Special Kiss-of-death Olympic predictions

July 28, 2012

How can Cav not win? That seems to be the question, very similar to last year’s worlds. So naturally, a lot of the same logic applies, see in particular the piece “Cyclists are losers“, it’s worth another read in my humble opinion.

So what will happen? I’m looking closely for four things:

  1. Even though many more teams speak of following the “chaos therapy” I described in “Cyclists are losers“, I am afraid that when push comes to shove, not many will follow through.
  2. The key to a successful break-away will be size (you need to be considerably bigger than the team of four GB time trialers trying to catch you). This however goes against the other key, which is a very fast decision to go for it once you have gapped Cav the tiniest bit, as you won’t get much more. So is it possible for a group of 20 riders of 15 different countries to look around quickly and determine to work together and go for it? Given that most riders haven’t taken independent racing decisions in years due to the ear pieces, I am skeptical.
  3. If there is a break, I think GB should send a rider along. Catching 20 riders back with a team of 4 won’t be easy, whereas Wiggins sitting in a group of 20 without doing any work (waiting for Cav) and then placing a jump in the last 10k, I’m not sure who would catch him. I somehow suspect that’s also GB’s plan, I can’t imagine that their plan is really as was spelled out by Brailsford (“Plan A is Cav, and the rest of the alphabet too”).
  4. Crashes could have a big influence on the outcome, I don’t hear that much about this possibility but how many teams have a plan for what to do in a crash?

So my picks would be Cancellara for the pure chaos strategy, Wiggins for chaos if GB does have a different plan Z, and Cav if all else fails.

15 Responses to “Special Kiss-of-death Olympic predictions”

  1. Jan Says:

    Gerard, what about “buying riders”?

    That happens, so why not today buy a few domestiques for GB?

  2. Rob Younis Says:

    Ahh, the Kiss-of-Death prevails. Wiggins & Cav mentioned by name and played no part in the final outcome. Cancellara, mentioned in the same sentence as the word “chaos” and he experienced just that with a crash while in the winning break away group.

  3. Thomas Says:

    So, Vino wins. You failed in your predictions to take into account the “bag of gold for the Gold” theory.


    • Well, I think the chaos theory came pretty close, wih 20 riders and a tiny ap that requires quick cooperation. And then it looked good for my chaos favorite Cancellara, until of course he crashed out (I didn’t expect that crash part of my prediction to affect the best bike handler in the peloton though).

  4. John Tiffany Says:

    I think you covered it in ’3′. There should have been a plan ‘B’. Non of the sprinters teams were ever going to help just to come second. They did not even manage that though so they needed a plan ‘B’ too. It all just let the opportunists in and one of the biggest won. Not keen on him but but he took his chance well so kudos to him.

  5. Evan Shaw Says:

    Although I stand for due process especially for those we most suspect, I SIMPLY CANNOT BELIEVE THAT VINO IS AT HIS AGE AND AFTER INJURIES AND WITH A METAL PLATE IN HIS FEMUR ABLE TO BEAT ALL THE OTHERS AND WIN GOLD. AND FOR ME HAVING DOPED AT THE LEVEL HE DID WITH EPO AT THE TOUR, HE SHOULD NEVER HAVE BEEN ALLOWED TO RACE AGAIN.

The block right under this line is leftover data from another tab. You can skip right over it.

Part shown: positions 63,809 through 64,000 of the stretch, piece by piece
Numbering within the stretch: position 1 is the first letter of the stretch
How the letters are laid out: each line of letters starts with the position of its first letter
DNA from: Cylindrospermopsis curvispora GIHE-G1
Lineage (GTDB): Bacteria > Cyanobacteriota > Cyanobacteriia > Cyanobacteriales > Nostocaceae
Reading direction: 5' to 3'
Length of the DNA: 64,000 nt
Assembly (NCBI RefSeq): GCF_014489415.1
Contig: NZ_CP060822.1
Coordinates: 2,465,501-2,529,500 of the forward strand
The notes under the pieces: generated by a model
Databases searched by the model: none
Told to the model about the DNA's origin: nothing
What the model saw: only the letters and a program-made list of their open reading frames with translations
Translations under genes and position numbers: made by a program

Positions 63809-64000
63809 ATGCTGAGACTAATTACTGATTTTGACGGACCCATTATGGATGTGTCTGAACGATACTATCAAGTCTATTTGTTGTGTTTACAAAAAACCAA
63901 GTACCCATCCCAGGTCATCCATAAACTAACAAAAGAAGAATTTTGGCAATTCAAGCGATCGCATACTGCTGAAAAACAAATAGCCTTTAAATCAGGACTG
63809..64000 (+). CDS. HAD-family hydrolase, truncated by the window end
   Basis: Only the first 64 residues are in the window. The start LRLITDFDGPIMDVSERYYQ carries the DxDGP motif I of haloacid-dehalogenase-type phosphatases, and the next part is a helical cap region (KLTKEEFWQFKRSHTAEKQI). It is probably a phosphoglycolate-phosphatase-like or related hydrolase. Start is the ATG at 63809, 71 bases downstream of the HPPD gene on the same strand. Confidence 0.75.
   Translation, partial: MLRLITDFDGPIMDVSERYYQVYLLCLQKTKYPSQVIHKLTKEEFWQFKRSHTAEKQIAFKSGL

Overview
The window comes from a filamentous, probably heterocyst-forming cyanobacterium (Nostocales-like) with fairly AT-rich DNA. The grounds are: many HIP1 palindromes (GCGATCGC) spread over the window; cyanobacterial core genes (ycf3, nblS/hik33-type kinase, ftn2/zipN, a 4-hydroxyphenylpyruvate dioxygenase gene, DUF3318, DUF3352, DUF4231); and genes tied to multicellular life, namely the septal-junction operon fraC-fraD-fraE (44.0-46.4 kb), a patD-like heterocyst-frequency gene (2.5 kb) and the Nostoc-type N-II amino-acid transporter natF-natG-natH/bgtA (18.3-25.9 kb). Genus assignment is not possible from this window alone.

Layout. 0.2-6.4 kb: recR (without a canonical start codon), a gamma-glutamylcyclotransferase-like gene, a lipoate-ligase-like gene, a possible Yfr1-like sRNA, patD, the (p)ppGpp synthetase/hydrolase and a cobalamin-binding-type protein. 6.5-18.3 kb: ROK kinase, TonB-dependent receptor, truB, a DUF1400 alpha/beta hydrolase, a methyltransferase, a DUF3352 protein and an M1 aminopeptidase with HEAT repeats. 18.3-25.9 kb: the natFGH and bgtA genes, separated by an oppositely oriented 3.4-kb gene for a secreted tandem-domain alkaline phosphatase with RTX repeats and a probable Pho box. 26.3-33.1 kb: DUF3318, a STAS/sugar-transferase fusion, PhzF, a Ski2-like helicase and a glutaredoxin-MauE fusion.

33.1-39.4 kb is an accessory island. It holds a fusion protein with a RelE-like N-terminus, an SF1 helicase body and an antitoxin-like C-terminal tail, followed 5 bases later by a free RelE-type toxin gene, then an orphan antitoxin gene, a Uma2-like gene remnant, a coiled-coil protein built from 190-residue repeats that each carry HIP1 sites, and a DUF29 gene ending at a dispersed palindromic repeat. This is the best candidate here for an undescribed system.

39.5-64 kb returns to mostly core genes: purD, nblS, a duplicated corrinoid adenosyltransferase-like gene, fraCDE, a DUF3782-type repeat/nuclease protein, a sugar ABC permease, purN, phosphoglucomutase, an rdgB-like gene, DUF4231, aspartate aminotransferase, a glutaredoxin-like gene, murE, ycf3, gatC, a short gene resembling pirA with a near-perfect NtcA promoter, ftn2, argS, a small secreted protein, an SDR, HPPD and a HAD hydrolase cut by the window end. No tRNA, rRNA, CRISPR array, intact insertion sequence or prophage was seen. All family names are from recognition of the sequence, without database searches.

Sorry, I just think it is horrid that he races in the olympics and is likely cheating again and he profits. Other great talents cannot match his endurance recovery and speed. C’mon.

    • One Correction Says:

      Just a point of correction: Vino did not get caught for EPO in 2007 (homologous blood doping; the use of blood from someone else) nor has he admitted to using any doping products. This does not mean that he didn’t dope, just that he hasn’t been caught for EPO use. Just like David Millar, he has served his time and was allowed to race. The same for Valverde, Basso, etc.

      I don’t condone doping at all, but you need proof. Maybe even the most vocal of anti-doping advocates are doping. It would be a great cover, wouldn’t it?

      • Evan Shaw Says:

        Do we allow bank presidents who embezzle money to resume being bank presidents again? Why does someone who cheats, denies it, never atones in any way for it, is allowed back to cheat again and then be given entry into the olympics? Just a mockery. And for what purpose, and in all sport, not just cycling. The answer I feel it that the purpose of sports is complex, social, political, nationalism, race, class and power. As a researcher and social scientist I know that we all are complicit in these events to differing degrees. All hail Vino the cheat. NOT.

        • Marcello Says:

          Many countries don’t allow dopers on the national team. Too bad Kazakstan doesn’t follow that policy.

  6. John S Says:

    Was disappointed that Cav apparently blamed the Aussies: for racing negatively. The GB team could equally be accused of: being “one trick ponies”/lacking a plan C or B for that matter.

    • Anonymous Says:

      I think his comments were slightly overplayed in the reporting. The way I read it wasn’t as criticism, just an explanation of why he didn’t win. He also said GB had been expecting it, I think.


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